They say that whatever doesn’t kill you makes you stronger, but I had COVID-19 and multiple pulmonary emboli and while none of this actually killed me, I have to say I feel significantly weaker after the experience.
I’m writing this blog post just after having done my dishes and emptying the recycling bins – small tasks which I wouldn’t have thought anything of a few months ago, but today they’ve really tired me out. I feel like I should go and have a quick nap – though I’m trying to cut down on my middle of the day naps! Now that I have “long COVID” just about everything tires me out. Plus, my chest is in perpetual pain – often pretty badly. I’ve returned to work, but I do one day a week from home and even that feels like too much sometimes.
I find myself thinking about the past a lot lately. I used to go on long walks in the countryside with friends and be the one who could keep going when everyone else was tired out. I used to leave it as late as possible to go and get the bus or train home after visiting friends and then end up running huge distances to make sure I didn’t miss them. I used to hop on the bus at the last minute to go and visit friends who were sad and needed cheering up. At one point in time, I was running about 5 kilometres (at least) three times a week. There were times when I’d literally go and visit different friends after work every weekday. I’d always be planning and arranging new outings. I had such an abundance of energy and now, sometimes just having a shower is enough to make me tired out.
Occasionally, I’ll have five or ten minutes where I’ll feel frustrated and wish that I had all my old strength back. Thankfully, however, these periods don’t last long. One definite positive throughout the whole experience, is that I’ve found myself able to stay in high spirits for the majority of the time – and that’s probably because I’ve been very lucky. Or, at least, I’ve been lucky in my unluckiness. I’m still alive, for one thing – but, that aside, I live with an incredibly kind and supportive friend who does more for me than I’d ever expect or ask for and the outpouring of support from all of the other people in my life has been almost overwhelming. Cards and gifts in the mail, tonnes of heartfelt messages online. Even if I’ve not seen them, I’ve certainly felt their influence.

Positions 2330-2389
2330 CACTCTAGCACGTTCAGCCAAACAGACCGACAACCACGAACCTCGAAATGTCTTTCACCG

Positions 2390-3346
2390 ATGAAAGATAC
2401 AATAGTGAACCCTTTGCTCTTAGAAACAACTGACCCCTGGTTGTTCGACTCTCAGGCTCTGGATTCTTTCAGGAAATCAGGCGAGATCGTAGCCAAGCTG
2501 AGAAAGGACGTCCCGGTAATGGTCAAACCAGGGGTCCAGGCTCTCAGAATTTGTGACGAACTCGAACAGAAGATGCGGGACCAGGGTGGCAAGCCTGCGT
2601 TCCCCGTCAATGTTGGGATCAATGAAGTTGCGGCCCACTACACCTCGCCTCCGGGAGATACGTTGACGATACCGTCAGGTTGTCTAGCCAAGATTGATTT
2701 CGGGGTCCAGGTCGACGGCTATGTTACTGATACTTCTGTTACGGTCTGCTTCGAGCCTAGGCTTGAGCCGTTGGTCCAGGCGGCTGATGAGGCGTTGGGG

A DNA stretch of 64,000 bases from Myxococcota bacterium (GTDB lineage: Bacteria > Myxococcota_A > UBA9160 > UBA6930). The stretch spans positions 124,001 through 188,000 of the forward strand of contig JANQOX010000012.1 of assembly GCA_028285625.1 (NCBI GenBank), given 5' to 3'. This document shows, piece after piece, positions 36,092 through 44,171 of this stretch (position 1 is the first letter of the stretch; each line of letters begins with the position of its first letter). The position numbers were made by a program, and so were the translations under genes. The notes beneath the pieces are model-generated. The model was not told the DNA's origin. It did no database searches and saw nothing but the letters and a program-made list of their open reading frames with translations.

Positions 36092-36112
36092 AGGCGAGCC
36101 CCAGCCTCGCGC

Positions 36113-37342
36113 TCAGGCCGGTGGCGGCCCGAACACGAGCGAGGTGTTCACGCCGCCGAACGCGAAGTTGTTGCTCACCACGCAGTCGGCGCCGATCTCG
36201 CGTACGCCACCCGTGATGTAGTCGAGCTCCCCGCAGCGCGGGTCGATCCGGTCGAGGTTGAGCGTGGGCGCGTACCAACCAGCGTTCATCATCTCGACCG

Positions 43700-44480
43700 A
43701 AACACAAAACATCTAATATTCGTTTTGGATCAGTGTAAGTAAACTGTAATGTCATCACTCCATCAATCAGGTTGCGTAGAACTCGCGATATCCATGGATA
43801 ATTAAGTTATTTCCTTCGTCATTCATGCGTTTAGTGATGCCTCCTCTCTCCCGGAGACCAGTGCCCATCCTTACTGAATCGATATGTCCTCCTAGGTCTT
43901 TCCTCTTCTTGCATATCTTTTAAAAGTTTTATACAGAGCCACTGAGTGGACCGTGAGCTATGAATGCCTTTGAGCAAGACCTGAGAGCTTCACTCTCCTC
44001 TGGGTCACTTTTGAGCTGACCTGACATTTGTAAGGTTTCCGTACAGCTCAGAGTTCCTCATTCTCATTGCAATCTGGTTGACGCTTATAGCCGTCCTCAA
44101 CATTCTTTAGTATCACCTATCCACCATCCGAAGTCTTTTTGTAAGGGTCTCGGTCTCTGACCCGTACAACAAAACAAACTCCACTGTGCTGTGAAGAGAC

Often, when someone is sad, the cliched response will be “at least you’ve got your health” and, by all means, your health is something very valuable. However, as somebody who doesn’t “have their health”, I think the most important thing is to have kind and loving people in your life. With those things, I don’t think I can ever be too sad. So while I slowly wait for my lungs to hopefully return to normal, I can take solace in the fact that I am loved by the wonderful people I choose to have in my life.